Kenan-Flagler Business School – University of North Carolina, Chapel Hill
London Business School, UK
Marshall School of Business, University of Southern California
McCombs School of Business – University of Texas, Austin
Queen's School of Business, Canada
Seoul National University, Korea
Sloan School of Management – Massachusetts Institute of Technology
The Wharton School of the University of Pennsylvania

I think it's important to make sure that you build up a good network at school so that you can hear about events that might interest you.  As I mentioned above, I wouldn't have even known about this competition if it weren't for my friends thinking of me when it came time to form a team.  From what I understand, this happens often in grad school because there are always so many things going on throughout the quarter.  Even if you choose to focus heavily on school work, extracurriculars, or whatever, allowing the socializing to fall by the wayside, make sure that you find a way to connect with your classmates.  Whether that be through clubs, social networking, or just chatting with people in class, it's well worth the cost of admission.

Saturday, March 13, 2010

MORS-450 Retention Round Slides

Last Tuesday was my last class and presentation for MORS-450, Management Communications, a class that I think will ultimately be very valuable for me.  Unlike other classes where it is hard to bridge the divide between the scholastic (unrealistically ideal) and the actual (real world), I can safely say that the lessons I learned for improving both content and style are directly applicable outside of the classroom.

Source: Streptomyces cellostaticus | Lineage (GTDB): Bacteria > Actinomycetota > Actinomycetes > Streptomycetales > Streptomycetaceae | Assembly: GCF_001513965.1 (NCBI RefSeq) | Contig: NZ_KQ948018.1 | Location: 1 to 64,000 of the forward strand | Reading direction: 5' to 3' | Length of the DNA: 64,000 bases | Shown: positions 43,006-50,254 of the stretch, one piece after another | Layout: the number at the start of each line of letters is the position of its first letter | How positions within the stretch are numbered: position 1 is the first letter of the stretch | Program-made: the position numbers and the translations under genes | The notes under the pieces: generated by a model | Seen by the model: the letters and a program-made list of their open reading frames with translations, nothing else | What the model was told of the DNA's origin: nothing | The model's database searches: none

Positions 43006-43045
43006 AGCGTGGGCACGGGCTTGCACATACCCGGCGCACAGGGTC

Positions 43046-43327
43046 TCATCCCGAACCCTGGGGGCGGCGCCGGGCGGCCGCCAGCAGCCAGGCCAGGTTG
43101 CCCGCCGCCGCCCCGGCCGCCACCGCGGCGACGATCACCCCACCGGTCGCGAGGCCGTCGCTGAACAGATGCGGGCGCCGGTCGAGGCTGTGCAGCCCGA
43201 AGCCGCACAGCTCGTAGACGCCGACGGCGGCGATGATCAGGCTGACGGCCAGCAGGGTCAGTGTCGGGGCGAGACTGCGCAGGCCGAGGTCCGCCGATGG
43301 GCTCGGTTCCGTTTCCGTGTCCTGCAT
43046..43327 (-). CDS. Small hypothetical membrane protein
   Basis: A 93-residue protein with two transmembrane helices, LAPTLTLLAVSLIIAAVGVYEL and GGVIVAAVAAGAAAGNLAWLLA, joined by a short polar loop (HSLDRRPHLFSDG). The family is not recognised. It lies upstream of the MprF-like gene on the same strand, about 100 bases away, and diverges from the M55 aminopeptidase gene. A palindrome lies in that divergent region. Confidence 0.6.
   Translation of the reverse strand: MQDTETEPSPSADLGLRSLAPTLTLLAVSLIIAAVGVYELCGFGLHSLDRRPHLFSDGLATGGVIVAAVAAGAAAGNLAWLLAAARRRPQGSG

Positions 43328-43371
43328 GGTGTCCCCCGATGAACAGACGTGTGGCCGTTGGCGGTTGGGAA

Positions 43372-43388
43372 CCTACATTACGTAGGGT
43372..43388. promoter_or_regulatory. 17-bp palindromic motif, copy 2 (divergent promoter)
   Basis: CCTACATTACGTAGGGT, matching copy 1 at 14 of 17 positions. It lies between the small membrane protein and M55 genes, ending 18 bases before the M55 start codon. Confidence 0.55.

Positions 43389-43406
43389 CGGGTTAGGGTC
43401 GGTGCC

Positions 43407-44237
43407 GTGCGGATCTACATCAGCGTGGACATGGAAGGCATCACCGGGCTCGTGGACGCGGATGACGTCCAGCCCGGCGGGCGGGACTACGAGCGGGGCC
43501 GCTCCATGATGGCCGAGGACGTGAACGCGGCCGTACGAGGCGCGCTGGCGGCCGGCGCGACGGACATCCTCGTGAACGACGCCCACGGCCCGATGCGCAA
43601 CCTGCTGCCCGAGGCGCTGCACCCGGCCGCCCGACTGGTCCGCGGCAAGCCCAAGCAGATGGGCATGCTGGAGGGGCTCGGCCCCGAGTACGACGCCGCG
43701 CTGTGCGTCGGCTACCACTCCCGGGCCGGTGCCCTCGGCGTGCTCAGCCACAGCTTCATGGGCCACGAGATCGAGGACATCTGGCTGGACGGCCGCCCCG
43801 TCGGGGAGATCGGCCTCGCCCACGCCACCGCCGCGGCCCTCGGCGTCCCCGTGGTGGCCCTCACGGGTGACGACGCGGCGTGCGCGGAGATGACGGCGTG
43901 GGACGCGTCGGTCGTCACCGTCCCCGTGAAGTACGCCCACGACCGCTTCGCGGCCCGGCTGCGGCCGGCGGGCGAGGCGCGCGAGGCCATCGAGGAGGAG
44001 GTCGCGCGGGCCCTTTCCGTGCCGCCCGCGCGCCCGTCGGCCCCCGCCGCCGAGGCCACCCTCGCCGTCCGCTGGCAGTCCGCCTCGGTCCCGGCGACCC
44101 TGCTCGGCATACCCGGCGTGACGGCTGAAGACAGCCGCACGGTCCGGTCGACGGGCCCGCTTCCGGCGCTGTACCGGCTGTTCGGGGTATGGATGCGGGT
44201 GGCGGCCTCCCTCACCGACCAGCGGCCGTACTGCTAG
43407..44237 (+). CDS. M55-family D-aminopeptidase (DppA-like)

I was able to use them the next night for my team's final presentation in my other MORS class, Managing People for Competitive Advantage, and I'll have at least one more opportunity to do so over Spring Break.  Although I feel like I've been able to make some great progress, I consider it only the beginning of what will no doubt be a long, ongoing process.

For my last presentation, I went with the thesis Medicare recipients should get full prescription drug coverage through the federal government.  Here are my slides for the presentation.

Like my last presentation (Raising the Minimum Driving Age to 25), the slides were completely optional, and so I treated them purely as a supplement.  Therefore, don't expect to get a 100% overview of my presentation from the slides.

In fact, they didn't even have to contain much information, given that they were not meant to be a standalone resource.  All of my arguments, statistical and anecdotal evidence, and references were included in a presentation outline that I submitted to the professor as part of the assignment.